Date Start Interval Finish Train departs Victoria Thu 23 Jul 2015 5:20pm 7:15pm 9:40pm 1.46pm Sun 26 Jul 2015 4:05pm 6:00pm 8:25pm 12.47pm Wed 29 Jul 2015 5:20pm 7:15pm 9:40pm 1.46pm Sat 1 Aug 2015 5:20pm 7:15pm 9:40pm 1.46pm Thu 6 Aug 2015 5:20pm 7:15pm 9:40pm 1.46pm Wed 12 Aug 2015 5:20pm 7:15pm 9:40pm 1.46pm Sat 15 Aug 2015 5:20pm 7:15pm 9:40pm 1.46pm Mon 17 Aug 2015 5:20pm 7:15pm 9:40pm 1.46m Thu 20 Aug 2015 5:20pm 7:15pm 9:40pm 1.46pm Sat 22 Aug 2015 5:20pm 7:15pm 9:40pm 1.46pm Tue 25 Aug 2015* 5:20pm 7:15pm 9:40pm 1.46pm Thu 27 Aug 2015 5:20pm 7:15pm 9:40pm 1.46pm Sat 29 Aug 2015 5:20pm 7:15pm 9:40pm 1.46pm
*Glyndebourne Under 30s performance
The Israelites give thanks to God and sing praises to David for his victory over Goliath, the Philistine giant. David is welcomed by Saul, King of Israel, his son Jonathan, his two daughters Michal and Merab, and Abner, his commander-in-chief. Jonathan swears eternal friendship to David. Saul offers David Merab’s hand in marriage, but she scorns his humble origins. Her sister Michal, however, is in love with him. The women of Israel offer further tributes to David, which makes Saul furiously jealous and fearful for his crown. After he leaves, Jonathan reproaches the women for their rash words and urges David to soothe Saul by playing his harp.
Abner returns to report Saul’s madness. Saul reappears venting his anger and attempts to kill David, who manages to escape unharmed. Saul commands Jonathan to destroy David, while Merab comments on her father’s capricious behaviour. Jonathan feels torn between his conflicting loyalties to David and to his father. The High Priest and the Israelites pray for David’s safety.
The people of Israel ponder the destructive power of jealousy. Jonathan confesses to David that Saul has ordered him to kill him, but that he will never harm David. He tells David that Saul has given his daughter Merab to another man, but David is undisturbed, since he loves Michal. Jonathan urges David to escape. Saul arrives and asks Jonathan if he has obeyed his command to kill David, and Jonathan pleads with his father to spare his friend. Saul seemingly relents, asking Jonathan to summon David back to court. Jonathan welcomes David back, while Saul feigns friendship, offering David Michal’s hand and appointing him commander of the Israelite army. David promises loyalty. Saul voices his secret hope that David will be slain by the Philistines. Michal and David declare their love for one another. The chorus praises David’s virtue.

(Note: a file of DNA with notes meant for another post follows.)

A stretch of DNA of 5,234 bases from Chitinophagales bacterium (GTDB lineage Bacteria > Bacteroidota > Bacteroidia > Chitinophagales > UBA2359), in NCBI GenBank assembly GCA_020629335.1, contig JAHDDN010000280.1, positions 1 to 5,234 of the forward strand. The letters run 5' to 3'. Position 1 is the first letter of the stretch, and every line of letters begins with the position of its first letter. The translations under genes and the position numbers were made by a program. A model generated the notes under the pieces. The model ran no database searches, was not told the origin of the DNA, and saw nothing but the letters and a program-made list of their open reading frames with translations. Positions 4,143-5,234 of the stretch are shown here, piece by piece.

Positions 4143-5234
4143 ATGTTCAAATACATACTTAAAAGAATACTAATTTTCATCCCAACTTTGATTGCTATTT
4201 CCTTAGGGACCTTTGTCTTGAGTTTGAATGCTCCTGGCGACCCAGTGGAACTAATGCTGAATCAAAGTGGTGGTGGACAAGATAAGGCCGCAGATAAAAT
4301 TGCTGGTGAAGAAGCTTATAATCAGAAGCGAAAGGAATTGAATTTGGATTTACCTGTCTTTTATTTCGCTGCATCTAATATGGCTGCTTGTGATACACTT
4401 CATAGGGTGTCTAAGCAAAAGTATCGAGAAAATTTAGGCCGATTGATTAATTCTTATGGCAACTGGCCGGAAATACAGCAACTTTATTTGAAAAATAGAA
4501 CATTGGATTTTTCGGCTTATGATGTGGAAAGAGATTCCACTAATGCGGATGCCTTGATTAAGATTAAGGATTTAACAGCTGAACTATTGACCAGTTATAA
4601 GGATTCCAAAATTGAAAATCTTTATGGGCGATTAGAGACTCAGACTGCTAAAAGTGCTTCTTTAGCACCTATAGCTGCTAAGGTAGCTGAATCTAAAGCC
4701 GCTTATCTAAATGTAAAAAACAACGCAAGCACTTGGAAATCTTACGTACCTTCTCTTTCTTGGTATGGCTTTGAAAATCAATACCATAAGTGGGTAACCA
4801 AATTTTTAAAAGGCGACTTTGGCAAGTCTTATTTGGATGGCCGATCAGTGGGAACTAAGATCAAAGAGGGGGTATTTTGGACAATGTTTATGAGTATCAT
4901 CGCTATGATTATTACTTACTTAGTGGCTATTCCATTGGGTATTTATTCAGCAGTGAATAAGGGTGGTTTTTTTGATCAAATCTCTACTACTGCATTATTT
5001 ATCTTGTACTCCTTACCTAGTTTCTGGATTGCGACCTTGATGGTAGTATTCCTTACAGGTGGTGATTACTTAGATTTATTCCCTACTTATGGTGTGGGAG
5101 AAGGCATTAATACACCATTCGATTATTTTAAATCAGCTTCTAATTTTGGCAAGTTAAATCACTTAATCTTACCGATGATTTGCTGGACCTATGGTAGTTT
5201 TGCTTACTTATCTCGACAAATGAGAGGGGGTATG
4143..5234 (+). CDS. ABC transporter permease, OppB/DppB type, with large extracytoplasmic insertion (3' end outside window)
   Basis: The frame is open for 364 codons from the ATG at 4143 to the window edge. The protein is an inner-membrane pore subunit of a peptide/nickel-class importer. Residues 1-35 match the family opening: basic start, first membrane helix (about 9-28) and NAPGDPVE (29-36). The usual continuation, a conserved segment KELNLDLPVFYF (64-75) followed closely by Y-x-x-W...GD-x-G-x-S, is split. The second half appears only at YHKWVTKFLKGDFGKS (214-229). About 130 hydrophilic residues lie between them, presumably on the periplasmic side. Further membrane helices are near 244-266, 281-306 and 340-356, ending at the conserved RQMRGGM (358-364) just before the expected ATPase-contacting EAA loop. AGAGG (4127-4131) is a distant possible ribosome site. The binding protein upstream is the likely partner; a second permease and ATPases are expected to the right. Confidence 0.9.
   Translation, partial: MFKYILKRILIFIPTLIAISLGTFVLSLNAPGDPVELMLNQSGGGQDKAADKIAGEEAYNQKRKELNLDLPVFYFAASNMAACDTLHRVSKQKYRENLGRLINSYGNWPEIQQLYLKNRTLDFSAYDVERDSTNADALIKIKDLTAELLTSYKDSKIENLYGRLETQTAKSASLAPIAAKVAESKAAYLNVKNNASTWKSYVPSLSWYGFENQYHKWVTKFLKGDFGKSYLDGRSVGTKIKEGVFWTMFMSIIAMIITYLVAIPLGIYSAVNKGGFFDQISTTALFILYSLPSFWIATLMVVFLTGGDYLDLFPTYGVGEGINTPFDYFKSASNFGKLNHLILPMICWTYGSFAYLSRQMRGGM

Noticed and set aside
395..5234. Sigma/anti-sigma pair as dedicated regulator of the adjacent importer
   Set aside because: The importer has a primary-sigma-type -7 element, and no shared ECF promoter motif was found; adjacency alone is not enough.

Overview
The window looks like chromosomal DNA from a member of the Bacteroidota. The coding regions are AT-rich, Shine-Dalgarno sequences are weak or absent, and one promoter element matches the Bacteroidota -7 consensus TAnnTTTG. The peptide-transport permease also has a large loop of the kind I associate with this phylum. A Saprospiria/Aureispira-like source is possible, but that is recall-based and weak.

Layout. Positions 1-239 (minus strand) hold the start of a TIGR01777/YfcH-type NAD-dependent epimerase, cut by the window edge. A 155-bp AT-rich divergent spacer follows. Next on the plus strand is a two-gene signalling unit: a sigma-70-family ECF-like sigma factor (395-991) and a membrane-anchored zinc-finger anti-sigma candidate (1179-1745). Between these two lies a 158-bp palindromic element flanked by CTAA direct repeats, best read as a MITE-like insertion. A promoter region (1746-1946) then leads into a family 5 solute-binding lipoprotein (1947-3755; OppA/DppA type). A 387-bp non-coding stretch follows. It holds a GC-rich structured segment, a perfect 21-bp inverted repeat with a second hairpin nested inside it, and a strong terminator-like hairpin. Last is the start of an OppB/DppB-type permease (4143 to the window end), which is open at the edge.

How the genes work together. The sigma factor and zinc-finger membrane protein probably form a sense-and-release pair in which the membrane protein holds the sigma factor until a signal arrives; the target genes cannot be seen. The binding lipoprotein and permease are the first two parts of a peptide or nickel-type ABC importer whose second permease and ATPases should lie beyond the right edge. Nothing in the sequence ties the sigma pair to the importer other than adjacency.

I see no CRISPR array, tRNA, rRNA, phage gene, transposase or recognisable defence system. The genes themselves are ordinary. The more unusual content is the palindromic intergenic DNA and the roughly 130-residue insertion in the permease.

Upon his return from battle, David tells Michal of Saul’s anger, treachery and attempt to kill him. Michal urges him to escape. Doeg, Saul’s messenger, arrives to arrest David, but David once again escapes. Merab, who has softened toward David, expresses her fear for his safety and her faith that Jonathan will save him. At the Feast of the New Moon, Saul declares his intention to destroy David. He questions Jonathan about David’s absence and reproaches him siding with his enemy. When Jonathan defends David, Saul flies into a rage and attempts to murder his own son. The Israelites warn of the dire consequences of Saul’s anger.
In disguise, Saul goes to consult the Witch of Endor, whose magic he had previously outlawed. The Witch complies with Saul’s request to conjure the ghost of Samuel. The ghost of Samuel tells Saul that Israel will be defeated by the Philistines, and Saul and his sons killed, after which the kingdom will pass to David. After the battle, David questions an Amalekite about its outcome and learns of the deaths of Saul and Jonathan and the defeat of the Israelites. The Israelites, David and Merab mourn the deaths of Saul and Jonathan. The High Priest urges the Israelites to celebrate the return of David, and the people extol David and entreat him to lead them into battle and redress the defeat of their nation.